In late February, Kaydon (NYSE: KDN ) announced it was issuing a special dividend of $10.50 per share, equal to almost one-third its entire market cap. "In an unprecedented and prolonged period of historically low interest rates," the company wrote, "this new capital structure and significant return to our shareholders is both the appropriate corporate finance decision and right strategic action."
A few weeks earlier, CA Technologies (Nasdaq: CA ) announced it was quintupling its dividend. "The board and management view returning cash to shareholders through dividends as an important component of our overall approach to enhancing shareholder value," it said later that day.
These are anecdotes, but the broader trend is clear: Dividends are making a comeback.
S&P 500 companies paid out 7.09 in dividends last quarter (in relation to the index, which currently trades at around 1,400). That tied 2008 as the highest first-quarter payout in history, and it was up 15% from 2011 and 30% from 2010. On an annual basis, S&P 500 dividends will likely hit a new record of $277 billion this year, up from the old record of $248 billion in 2008.
The gains have been broad-based, too. The number of dividend declarations this year is tracking at an all-time high, and it's up 9% over last year. There have also been more than 500 announcements of dividend increases. That's the most since 2007 and double the rate of 2010. Meanwhile, there have only been 65 instances of dividend decreases in the last year -- the fewest since 2007, down from 335 in 2010, according to Standard & Poor's.
Tellingly, companies now have a greater ability to raise dividends than perhaps ever before. The S&P 500 dividend payout ratio, or the percentage of earnings paid out as dividends, is still hovering near an all-time low, underlining how long the new dividend boom could potentially last and how sustainable it could be (assuming earnings don't drop):
Source: Robert Shiller; author's calculations. Years when ratio exceeded 100% omitted.
The S&P 500 currently yields about 2%. Returning to a historically normal payout ratio would roughly double that yield. Just going back to a payout ratio seen in the 1980s would add an extra $200 billion in S&P 500 investors' pockets every year. "Payout rates (which historically average 52%) remain near their lows at under 30%," S&P analyst Howard Silverblatt wrote earlier this year. "Yields remain relatively high compared to alternative investments, and companies have strong cash-flow and cash reserves giving them considerable room to increase payments."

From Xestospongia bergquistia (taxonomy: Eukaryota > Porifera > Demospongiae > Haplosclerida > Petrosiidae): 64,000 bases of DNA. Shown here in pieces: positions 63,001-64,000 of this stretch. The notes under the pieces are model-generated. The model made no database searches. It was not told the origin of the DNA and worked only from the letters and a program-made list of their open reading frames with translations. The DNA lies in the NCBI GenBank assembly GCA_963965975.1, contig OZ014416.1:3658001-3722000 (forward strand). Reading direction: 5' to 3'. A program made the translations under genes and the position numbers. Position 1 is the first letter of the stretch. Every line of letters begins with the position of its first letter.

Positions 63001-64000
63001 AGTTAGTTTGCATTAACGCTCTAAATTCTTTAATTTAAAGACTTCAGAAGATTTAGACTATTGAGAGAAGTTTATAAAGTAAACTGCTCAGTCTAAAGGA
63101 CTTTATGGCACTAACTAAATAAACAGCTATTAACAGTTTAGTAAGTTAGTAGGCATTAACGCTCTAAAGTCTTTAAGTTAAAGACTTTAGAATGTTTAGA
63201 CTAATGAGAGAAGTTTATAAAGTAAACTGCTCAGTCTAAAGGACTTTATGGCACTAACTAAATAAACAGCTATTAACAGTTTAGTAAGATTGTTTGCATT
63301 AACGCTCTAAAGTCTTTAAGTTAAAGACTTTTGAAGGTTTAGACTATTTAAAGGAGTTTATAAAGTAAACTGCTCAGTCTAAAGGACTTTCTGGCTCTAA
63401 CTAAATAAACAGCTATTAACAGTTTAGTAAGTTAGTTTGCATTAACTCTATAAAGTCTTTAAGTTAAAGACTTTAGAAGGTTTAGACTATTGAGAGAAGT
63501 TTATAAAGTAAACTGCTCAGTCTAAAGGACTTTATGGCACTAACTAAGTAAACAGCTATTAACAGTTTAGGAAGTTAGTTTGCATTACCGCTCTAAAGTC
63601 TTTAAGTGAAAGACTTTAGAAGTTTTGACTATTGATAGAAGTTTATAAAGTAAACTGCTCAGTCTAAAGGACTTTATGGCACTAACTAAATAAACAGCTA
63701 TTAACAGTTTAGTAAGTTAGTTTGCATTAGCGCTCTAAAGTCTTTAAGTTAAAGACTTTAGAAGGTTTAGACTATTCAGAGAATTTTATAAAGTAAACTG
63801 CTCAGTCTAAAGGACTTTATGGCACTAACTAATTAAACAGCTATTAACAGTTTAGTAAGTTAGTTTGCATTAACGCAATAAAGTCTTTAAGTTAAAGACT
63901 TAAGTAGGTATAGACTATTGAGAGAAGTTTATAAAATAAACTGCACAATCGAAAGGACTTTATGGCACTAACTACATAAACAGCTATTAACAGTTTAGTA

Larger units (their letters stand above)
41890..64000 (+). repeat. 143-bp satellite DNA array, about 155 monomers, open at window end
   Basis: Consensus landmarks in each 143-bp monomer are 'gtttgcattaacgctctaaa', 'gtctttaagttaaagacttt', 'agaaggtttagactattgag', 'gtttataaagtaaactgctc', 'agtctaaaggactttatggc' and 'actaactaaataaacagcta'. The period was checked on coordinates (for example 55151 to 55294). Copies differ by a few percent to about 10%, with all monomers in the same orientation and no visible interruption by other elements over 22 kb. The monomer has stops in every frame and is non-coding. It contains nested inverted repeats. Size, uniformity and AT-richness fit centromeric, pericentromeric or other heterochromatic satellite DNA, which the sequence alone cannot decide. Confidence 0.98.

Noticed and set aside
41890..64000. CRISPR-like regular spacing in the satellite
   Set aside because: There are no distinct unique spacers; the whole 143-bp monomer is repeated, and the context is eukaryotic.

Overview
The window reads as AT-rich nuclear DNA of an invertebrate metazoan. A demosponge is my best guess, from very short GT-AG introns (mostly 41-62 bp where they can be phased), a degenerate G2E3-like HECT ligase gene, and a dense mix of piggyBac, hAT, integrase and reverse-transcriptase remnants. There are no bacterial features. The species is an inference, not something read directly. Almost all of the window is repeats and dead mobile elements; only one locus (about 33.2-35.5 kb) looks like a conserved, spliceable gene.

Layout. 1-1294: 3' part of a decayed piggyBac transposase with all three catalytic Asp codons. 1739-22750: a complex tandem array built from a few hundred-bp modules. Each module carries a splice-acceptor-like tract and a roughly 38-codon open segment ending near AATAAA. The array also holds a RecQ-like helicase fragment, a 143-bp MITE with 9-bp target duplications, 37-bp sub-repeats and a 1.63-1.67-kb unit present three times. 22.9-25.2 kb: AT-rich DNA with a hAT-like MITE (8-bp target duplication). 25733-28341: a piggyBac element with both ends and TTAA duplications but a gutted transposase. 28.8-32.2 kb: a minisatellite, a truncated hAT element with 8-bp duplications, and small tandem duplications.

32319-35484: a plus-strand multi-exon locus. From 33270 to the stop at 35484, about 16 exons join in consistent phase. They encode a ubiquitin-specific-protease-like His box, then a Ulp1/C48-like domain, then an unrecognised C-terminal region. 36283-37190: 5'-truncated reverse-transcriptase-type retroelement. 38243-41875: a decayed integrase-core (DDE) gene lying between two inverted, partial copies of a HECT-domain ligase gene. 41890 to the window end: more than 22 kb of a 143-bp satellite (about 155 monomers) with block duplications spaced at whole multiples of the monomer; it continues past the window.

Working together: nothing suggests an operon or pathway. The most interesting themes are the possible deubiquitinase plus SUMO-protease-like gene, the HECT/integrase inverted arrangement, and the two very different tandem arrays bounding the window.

That could end up being a boost for stocks. As I've shown before (and as several academic studies confirm), companies that pay higher dividends tend to produce higher returns. With interest rates near 0% and bonds offering negative real returns, the effect may be especially strong today. Indeed, S&P 500 companies with the highest dividend payouts are on average awarded the highest valuations:
Dividend Payout by Quartile
Average Forward P/E Ratio
|Highest dividend payout
Source: S&P Capital IQ; author's calculations.
Investors' admiration for big dividends may be a cause for alarm. I've gone so far as to call it a dividend bubble, though several rebuttals -- not least of which is the low payout ratio -- may render that call too extreme. You should always be careful when something becomes popular -- and dividends are right now -- but their potential is hard to ignore, particularly with interest rates this low.
In any case, the quick return of dividends shouldn’t be viewed as anything but a good thing. Profits bounced back almost immediately after the recession. Now patient shareholders are getting what they deserve: a four-times-a-year reminder that they, not management, own the company.
Several high-quality large caps already offer good yields. A few I like include Philip Morris International (NYSE: PM ) , Paychex (Nasdaq: PAYX ) , and Intel (Nasdaq: INTC ) . For more ideas, check out The Motley Fool's special report, "Secure Your Future With 9 Rock-Solid Dividend Stocks." Just click here -- it's free.